A new disaster movie from the maker of “Independence Day” won’t hit theaters until May 28, but the buzz about its relevance to current environmental issues is already here.

“The Day After Tomorrow,” an effects-laden picture budgeted at well over $100 million, depicts an abrupt climate change that wreaks havoc on Earth: snow in New Delhi, tornadoes in Los Angeles, a tidal wave in Manhattan.

The disaster movie is putting the issue of global warming back into headlines, even as the environment becomes another flash point in the upcoming presidential election.

A Reuters article said Al Gore and Harvard scientist Dan Schrag will hold a press conference this week with advocacy group MoveOn.org to highlight an upcoming global warming campaign that coincides with the Memorial Day release of the film.

“Tomorrow” will be one of the first blockbusters to kick off the summer movie-going season, which this year happens to lead into the presidential election.

“This summer might just see an alliance of commerce, populist entertainment and feel-good concern combine to weaken President George Bush and hand votes to his expected Democrat rival John Kerry,” read a March 13 article in The Guardian.

The British publication described the movie as “the eco-armageddon story to beat all others.”

The Bush administration has come under fire before for its handling of global warming issues, particularly the editing of a global warming report in June 2003 that softened the impact of rising temperatures around the globe.

And last month, NASA instructed its scientists not to field questions about the new movie. The New York Times reported the space agency was alarmed that the movie might spark the ire of a public sour over the White House’s seeming inaction on environmental care.

The issue of global warming is apparently so loaded that even the Weather Channel uses delicate language in its press releases.

“Over the past few years, The Weather Channel has evolved its position on global warming in an effort to objectively represent what the state of the science is,” Dr. Heidi Cullen, climate expert for the Weather Channel, said in a press release about the issue and the movie. “In regard to the role that people play in influencing our climate, we recognize and respect that there will be those who disagree with us, but our position is consistent with that of the majority of climate scientists.”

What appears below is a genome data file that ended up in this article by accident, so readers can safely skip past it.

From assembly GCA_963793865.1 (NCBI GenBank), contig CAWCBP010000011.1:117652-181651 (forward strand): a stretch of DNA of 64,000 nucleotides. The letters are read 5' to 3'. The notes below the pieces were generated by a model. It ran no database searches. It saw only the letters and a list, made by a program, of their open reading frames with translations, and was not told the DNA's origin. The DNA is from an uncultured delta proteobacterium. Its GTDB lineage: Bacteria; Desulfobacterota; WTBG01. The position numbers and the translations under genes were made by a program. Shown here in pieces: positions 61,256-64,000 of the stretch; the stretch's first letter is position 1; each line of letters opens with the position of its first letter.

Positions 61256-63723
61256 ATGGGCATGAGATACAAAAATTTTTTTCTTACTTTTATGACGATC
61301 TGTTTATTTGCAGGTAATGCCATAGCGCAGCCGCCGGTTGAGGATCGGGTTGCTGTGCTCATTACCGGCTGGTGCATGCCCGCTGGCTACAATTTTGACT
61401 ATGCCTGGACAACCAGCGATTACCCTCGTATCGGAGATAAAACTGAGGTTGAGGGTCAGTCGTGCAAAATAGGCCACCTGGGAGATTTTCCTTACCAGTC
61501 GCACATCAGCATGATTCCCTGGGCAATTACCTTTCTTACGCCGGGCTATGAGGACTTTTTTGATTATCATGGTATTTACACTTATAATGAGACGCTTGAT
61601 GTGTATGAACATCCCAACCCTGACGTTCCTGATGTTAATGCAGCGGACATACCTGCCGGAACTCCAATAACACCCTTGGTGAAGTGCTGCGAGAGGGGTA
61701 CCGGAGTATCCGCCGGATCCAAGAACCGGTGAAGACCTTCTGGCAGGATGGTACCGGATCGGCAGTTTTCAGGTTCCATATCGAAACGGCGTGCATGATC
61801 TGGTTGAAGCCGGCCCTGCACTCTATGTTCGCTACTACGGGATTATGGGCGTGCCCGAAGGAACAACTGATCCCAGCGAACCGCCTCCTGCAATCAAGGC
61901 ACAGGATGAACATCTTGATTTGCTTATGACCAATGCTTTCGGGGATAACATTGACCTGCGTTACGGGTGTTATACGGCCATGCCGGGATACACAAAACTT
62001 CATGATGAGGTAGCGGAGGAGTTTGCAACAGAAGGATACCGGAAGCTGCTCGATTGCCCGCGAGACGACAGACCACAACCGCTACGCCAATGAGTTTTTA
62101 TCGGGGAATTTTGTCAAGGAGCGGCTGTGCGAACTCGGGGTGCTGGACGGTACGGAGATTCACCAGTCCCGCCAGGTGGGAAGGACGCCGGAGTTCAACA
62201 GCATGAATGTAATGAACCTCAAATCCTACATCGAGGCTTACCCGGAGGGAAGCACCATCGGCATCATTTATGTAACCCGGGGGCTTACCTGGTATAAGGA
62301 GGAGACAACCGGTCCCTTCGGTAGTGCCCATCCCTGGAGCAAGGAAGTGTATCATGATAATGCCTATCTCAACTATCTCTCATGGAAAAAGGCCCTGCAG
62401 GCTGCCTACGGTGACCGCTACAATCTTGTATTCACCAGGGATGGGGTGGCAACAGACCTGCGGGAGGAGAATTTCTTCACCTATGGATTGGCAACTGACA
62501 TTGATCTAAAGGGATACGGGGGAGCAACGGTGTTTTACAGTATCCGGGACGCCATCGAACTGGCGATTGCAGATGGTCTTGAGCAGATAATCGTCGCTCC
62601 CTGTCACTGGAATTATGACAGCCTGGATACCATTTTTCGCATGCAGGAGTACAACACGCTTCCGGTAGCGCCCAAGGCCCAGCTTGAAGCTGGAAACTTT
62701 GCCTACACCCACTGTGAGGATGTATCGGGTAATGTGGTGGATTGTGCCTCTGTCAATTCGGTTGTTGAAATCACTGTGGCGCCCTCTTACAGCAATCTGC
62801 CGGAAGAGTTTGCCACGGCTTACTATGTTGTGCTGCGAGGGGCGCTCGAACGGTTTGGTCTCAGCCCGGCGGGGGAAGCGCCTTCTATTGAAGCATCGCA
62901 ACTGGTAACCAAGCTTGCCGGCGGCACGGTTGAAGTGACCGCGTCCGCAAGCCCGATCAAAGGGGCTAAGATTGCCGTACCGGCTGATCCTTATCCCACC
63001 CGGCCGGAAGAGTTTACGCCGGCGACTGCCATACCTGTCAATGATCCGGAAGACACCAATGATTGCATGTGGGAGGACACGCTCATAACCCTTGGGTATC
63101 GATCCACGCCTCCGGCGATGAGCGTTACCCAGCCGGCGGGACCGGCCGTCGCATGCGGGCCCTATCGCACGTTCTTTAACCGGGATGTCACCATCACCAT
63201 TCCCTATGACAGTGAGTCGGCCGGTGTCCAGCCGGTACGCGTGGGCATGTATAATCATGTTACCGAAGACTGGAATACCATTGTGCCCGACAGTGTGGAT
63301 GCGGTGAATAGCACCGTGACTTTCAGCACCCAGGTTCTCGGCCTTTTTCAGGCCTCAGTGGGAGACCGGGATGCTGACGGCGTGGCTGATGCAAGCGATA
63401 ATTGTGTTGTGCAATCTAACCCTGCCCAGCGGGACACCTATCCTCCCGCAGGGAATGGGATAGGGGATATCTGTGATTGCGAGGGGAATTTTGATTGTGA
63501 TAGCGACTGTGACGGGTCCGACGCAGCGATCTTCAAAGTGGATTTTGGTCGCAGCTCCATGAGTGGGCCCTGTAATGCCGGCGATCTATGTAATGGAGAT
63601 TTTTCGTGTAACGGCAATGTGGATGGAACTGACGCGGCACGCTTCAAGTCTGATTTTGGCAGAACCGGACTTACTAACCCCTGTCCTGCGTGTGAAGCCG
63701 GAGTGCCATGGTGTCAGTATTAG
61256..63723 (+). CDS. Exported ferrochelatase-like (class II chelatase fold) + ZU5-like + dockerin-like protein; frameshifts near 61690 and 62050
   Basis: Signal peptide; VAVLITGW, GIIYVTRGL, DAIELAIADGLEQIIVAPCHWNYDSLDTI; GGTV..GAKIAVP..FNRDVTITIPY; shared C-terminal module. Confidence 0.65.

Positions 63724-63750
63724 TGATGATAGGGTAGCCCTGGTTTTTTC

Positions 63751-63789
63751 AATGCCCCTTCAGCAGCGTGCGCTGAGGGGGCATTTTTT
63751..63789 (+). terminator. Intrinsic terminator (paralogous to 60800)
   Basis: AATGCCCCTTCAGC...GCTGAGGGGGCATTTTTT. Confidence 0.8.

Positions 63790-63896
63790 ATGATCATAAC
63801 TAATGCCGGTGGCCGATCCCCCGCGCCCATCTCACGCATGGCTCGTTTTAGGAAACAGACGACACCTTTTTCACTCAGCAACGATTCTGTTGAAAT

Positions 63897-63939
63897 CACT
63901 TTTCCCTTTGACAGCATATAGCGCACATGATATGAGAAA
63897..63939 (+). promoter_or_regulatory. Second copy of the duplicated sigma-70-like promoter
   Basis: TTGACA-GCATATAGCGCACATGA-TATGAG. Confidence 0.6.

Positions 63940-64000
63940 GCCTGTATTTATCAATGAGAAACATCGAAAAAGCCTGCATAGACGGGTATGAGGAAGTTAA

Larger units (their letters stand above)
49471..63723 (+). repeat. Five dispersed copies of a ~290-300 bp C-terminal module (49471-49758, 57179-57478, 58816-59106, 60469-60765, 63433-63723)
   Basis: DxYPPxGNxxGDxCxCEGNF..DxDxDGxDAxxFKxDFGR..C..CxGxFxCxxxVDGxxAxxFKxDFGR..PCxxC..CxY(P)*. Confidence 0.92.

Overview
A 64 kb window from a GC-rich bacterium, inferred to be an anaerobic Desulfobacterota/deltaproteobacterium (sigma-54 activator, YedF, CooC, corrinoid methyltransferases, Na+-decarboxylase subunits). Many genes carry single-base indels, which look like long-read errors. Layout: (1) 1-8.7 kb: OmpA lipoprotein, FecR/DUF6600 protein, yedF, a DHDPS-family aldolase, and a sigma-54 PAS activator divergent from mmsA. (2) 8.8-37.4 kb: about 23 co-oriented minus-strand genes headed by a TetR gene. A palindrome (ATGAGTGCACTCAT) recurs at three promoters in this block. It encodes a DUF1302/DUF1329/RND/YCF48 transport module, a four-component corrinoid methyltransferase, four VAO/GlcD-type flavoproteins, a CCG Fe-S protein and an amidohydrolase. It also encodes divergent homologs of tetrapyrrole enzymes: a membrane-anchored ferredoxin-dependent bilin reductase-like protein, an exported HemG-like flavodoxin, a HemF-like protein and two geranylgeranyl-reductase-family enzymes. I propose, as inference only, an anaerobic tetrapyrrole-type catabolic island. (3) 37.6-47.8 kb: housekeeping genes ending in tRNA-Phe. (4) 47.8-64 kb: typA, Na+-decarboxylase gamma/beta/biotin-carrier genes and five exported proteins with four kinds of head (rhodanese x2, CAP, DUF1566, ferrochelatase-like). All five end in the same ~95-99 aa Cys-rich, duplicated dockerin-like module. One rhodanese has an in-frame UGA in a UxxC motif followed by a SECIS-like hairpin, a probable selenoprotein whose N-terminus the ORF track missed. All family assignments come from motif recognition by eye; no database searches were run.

Their position: “Global warming is real” and “impacts can already be seen.”

The Weather Channel is planning an “Extreme Weather Week” of programming May 23-29, as well as a half-hour show, “Extreme Weather Theories,” on May 27, both of which are meant to coincide with the movie’s opening.

The Weather Channel “served as the highlighted weather authority for this movie,” according to the release. In the movie, the cable channel is one of the last news sources to air amid the chaos.

The Natural Resources Defense Council, a nonprofit organization protecting public health and the environment, has also weighed in on the movie, which stars Dennis Quaid.

“The over-the-top storyline far exceeds real-life climate scientists’ most extreme projections,” according to a press release from the organization. “But like any good fable, the movie taps a more basic truth: Global warming is happening today. While research on the problem is continuing, responsible experts say we need to act now to start fixing the problem.”

The NRDC, founded in 1970, makes the reduction of heat-trapping pollution one of its goals.

As for the film itself, 20th Century Fox is using interest in the environment as a selling point for the movie—and vice-versa.

The film’s Web site features a “Weather Gone Wild” section with information about current and future weather patterns. It also features information about the movie shoot, which eventually became a “Carbon Neutral” production.

“At some point during the filming we looked around at all the lights, generators and trucks and we realized, the very process of making this picture is contributing to the problem of global warming,” said director Roland Emmerich on the Web site.

“We couldn’t avoid putting CO2 into the atmosphere during the shoot but we discovered that we could do something to make up for it,” he said. That something was the Carbon Neutral approach, a mix of energy conservation and tree planting overseen by Future Forests.

Future Forests even set up a special division of its Web site to tie in with the movie.

“Here you can do something about your own personal contribution to global warming,” the site says, “and help keep the film firmly in the world of fiction.”

Cliff Vaughn is culture editor for EthicsDaily.com.

The movie’s official Web site is here.

The movie’s trailer is here.

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